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Perhaps one of the best setup the scare/horror movies of the last decade was the original "Final Destination." A Hitchcock meets horror. Good setups with winding tension. Sure - there was gore to be sure - but it had an older/edge of the seat feel. Its sequels were all about the gore and the kill, but the original was truly a classic done in todays world.


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Unread postPosted: Tue Aug 24, 2010 5:30 am 
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Cool! Good Recommendation, DrM.

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Unread postPosted: Fri Aug 27, 2010 3:44 am 
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Sadly, special effects really date some movies and what may have seemed like a floating vampire child in 1978 looks like a badly made up kid on wires in 2010. Saying that, I do feel that black and white adds a suspense and tone that colour seems to diminish. "Halloween" and "The Thing" are both by my favourite director (John Carpenter) and still hold up very well. "Ringu" is awesome and very atmospheric and is probably so since it doesn't rely on special effects so much.

I love the horror movies from the 1960s and 1970s (particularly Amicus and Hammer productions) which probably helped desensitise me from the horror genre. They were spooky but I watched with my family, during daylight hours and they weren't exactly gorefests. "Masque of the Red Death" is a personal favourite and there's barely a drop of blood to be seen. Vincent Price is powerfully haunting and there's a pervading air of doom throughout the movie.

I'd go as far as saying that the movies are as scary now as they have ever been. It's unfortunately that executives need to fulfill special effects requirements and the like to make the 'now now now' generation pay any attention to their movies.

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Unread postPosted: Sat Aug 28, 2010 8:07 am 
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Yes! "Halloween" and "The Thing"...my two favorite horror movies!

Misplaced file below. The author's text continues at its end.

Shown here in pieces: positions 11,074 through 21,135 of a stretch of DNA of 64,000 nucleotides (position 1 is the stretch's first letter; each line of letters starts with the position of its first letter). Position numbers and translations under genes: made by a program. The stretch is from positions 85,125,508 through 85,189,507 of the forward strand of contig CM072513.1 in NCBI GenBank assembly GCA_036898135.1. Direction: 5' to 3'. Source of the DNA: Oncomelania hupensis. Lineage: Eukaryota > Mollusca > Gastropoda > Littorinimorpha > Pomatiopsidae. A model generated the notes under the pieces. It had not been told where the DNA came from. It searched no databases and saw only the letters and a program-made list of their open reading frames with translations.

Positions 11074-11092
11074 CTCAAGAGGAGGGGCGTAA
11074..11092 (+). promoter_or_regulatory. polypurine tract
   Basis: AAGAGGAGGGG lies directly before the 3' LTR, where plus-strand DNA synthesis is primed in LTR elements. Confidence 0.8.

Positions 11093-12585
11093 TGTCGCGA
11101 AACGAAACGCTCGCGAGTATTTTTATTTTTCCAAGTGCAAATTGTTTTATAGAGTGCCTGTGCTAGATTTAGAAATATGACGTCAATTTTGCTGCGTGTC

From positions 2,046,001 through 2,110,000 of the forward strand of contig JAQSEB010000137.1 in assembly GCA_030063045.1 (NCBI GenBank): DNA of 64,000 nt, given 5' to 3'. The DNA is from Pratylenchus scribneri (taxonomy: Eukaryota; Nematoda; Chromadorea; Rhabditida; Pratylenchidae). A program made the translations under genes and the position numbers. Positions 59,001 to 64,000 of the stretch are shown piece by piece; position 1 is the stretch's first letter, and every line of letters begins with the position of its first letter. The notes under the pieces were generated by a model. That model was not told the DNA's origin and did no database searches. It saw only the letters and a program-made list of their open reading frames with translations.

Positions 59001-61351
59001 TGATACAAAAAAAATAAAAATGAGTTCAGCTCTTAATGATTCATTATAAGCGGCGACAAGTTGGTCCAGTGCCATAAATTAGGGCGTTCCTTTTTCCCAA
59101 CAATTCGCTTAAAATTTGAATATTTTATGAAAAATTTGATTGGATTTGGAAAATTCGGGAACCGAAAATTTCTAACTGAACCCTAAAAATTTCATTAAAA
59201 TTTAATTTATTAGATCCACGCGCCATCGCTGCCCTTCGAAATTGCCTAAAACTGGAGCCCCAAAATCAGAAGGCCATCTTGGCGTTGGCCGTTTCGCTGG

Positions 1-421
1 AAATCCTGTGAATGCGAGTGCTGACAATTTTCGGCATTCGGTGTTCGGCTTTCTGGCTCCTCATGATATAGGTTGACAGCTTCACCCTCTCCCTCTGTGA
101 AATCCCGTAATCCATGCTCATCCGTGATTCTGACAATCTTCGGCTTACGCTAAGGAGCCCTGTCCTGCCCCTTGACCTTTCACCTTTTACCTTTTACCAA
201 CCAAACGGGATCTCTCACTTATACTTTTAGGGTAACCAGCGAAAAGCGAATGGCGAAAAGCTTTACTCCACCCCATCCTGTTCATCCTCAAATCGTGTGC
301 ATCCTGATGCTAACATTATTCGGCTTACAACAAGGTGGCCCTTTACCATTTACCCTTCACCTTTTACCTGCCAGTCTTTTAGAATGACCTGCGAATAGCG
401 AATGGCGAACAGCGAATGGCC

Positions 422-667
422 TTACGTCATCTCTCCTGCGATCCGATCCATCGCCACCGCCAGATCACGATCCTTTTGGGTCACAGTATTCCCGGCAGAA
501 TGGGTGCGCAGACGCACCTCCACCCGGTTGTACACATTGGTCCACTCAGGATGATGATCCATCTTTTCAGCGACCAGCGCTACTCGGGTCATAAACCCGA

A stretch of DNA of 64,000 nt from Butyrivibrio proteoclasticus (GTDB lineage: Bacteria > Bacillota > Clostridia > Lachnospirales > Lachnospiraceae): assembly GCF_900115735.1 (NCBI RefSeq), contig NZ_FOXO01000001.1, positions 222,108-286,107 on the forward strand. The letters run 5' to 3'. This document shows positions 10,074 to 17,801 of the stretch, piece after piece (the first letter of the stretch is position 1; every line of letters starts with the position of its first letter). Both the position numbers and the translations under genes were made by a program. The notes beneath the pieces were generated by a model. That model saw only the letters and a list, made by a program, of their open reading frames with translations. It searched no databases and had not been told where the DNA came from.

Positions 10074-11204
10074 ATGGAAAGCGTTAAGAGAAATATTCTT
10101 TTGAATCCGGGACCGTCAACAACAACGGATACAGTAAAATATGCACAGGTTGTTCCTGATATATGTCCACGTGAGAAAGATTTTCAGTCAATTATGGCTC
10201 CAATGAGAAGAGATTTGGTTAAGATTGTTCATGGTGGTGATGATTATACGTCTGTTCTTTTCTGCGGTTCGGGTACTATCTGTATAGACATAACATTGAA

You have excellent taste MrR...

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Unread postPosted: Sat Aug 28, 2010 2:40 pm 
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Greetings All,

I am sorry for coming in late in this soiree. Blood & violence doesn't equate to a good scare in my book. I don't really watch a whole lot of current or modern horror films for this reason. I too am particularly fond of the old Hammer & Roger Corman films. I agree that they may not be 100% scary in today's CGI & violence for shock horror world. They do, however, have a certain camp and charm that compensate for the budgetary underscoring values, not to mention gore. What they lacked in budget they more than made up for with atmosphere & gorgeous women.

Have Fun & Happy Posting,

Phineas J. Whoopee


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Unread postPosted: Sun Aug 29, 2010 11:02 am 
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The past style. It's all about suspense, twists and turns and just a little blood and gore but the scariest stuff is always implied, letting your mind imagine the rest and fill in the blanks. CGI and more blood does not equate to scary and good horror. Much of today's youth does not seem to realize this. Damn kids! (shakes fist at computer screen)


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Unread postPosted: Sun Aug 29, 2010 12:20 pm 
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Are there any good slasher films?

Among my favorites are:

Blood and Black Lace (1965) by Mario Bava. Perhaps the 1st actual Slasher movie made. Campy and low budget - you bet. Shock value and brutal slaying of fashion models - great! In the slasher genre, I hardly ever hear this movie mentioned, perhaps because of its age or obscurity? The original and probably one of the better slasher films.

Black Christmas (1974) by Bob Clark. Saw this as a triple feature in the late 70s and it scared the hell out of me. The remake didn't have the suspense built into it that the original does. Bob Clark is an over looked director mainly remembered for Porky's 1 and 2 or maybe "The Christmas Story." But also in his repertoire was "Murder by Decree," "Dead of Night" and "Turk182!"

Halloween (1978) by John Carpenter. Mostly filmed around my neighborhood and places I traveled as a boy which added to its creepiness. A purely evil entity that can't be killed - perfect. The remake sucks mainly due to the fact that they took Michael from a normal suburban setting at 8 years old and placed him in a dysfunctional family. Best things about the remake were Malcolm McDowell, William Forsythe, and Danielle Harris {who was in Halloween 4 and 5} for those keeping score.

Nightmare on Elm Street (1984) by Wes Craven. Although Craven had done 2 other slasher-esque films prior to NoES, "Last House on the Left" and "The Hills Have Eyes," this is his best creation. Also filmed in my neighboring community of Monrovia, this had some great scenes and memorable slasher/horror elements.

Just my thoughts on the whole slasher film - is it horror take.